Disney-owned streaming service Hulu could be losing one of their most-popular animated sitcoms.
Viacom is currently shopping around the second-run streaming rights to “South Park,” a cartoon about the antics of a small town in Colorado.
According to Bloomberg, around a half-dozen companies are vying for the rights to the sitcom when Hulu’s deal to carry the show lapses in 2020. Hulu is among the companies negotiating for the rights and has expressed paying more to keep the show on the platform as long as the price doesn’t skyrocket.
Viacom is reportedly asking for around $500 million in exchange for a multi-year deal, Bloomberg reported. The deal would presumably include the rights to a back library of 22 seasons as well as rights to its current 23rd season one day after the show is broadcast on Comedy Central. That deal would mirror Hulu’s current agreement with Viacom and South Park Studios, the producers of the show.
Netflix and Amazon are likely among those negotiating for the rights to stream the show. Apple is reportedly not part of these discussions, Bloomberg said. South Park previously streamed on Netflix before Hulu acquired rights to the show in 2014.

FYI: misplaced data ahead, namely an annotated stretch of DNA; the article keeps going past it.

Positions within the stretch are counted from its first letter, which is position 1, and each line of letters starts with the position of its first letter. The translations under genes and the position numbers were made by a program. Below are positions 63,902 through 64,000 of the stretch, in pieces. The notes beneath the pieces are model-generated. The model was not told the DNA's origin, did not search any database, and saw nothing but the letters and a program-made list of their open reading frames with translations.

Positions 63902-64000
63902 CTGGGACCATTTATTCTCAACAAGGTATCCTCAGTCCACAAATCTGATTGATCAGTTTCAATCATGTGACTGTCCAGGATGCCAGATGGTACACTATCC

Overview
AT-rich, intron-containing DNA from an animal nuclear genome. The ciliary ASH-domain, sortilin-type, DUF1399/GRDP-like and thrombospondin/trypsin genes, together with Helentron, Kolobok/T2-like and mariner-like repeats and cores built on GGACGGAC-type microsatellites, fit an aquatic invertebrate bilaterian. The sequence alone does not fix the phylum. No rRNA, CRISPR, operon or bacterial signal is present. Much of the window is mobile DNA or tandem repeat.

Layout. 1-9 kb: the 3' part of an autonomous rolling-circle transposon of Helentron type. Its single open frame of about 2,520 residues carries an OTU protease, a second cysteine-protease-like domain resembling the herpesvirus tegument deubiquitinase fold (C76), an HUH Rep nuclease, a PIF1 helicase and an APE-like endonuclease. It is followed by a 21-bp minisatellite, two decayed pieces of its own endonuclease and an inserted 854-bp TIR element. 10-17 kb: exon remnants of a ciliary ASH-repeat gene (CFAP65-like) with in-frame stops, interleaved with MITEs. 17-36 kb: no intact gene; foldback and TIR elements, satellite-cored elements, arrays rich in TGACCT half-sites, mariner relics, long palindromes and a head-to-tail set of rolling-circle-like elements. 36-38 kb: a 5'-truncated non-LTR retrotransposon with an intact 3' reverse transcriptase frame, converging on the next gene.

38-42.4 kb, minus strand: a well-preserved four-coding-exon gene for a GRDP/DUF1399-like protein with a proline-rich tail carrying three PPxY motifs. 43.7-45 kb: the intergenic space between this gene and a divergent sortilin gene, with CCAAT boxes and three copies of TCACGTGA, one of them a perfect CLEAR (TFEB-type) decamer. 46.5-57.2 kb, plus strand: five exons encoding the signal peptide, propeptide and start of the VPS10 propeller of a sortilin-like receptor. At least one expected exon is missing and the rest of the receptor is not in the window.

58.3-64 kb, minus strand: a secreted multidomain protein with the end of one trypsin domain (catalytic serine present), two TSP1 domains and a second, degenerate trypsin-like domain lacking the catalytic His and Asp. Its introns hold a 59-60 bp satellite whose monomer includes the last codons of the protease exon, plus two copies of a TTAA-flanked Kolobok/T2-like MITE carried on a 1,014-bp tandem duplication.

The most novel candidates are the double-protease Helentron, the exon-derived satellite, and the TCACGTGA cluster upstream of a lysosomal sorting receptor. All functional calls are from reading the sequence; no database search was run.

Bloomberg said Viacom’s asking price of around $500 million for the show is more than double what Hulu originally paid several years ago. But that may be an attainable price as the show — the longest-running scripted series on Comedy Central — continues to prove popular in certain key demographics.
South Park is expected to command around the same price as streaming rights to NBC’s “The Office,” but less per-episode cash compared to Sony’s “Seinfeld” and WarnerMedia’s “Friends.”
Viacom is also considering moving South Park to one of its own streaming services, including CBS All Access, a premium streaming service offered by CBS that will fall under Viacom’s control if a proposed merger between the two companies goes through.
South Park’s creators stand to profit nicely from whatever arrangement is made: Under a deal negotiated between creators Trey Parker and Matt Stone with Viacom in 2007, Viacom and the co-creators equally split profits on certain redistribution and licensing rights, including digital streaming.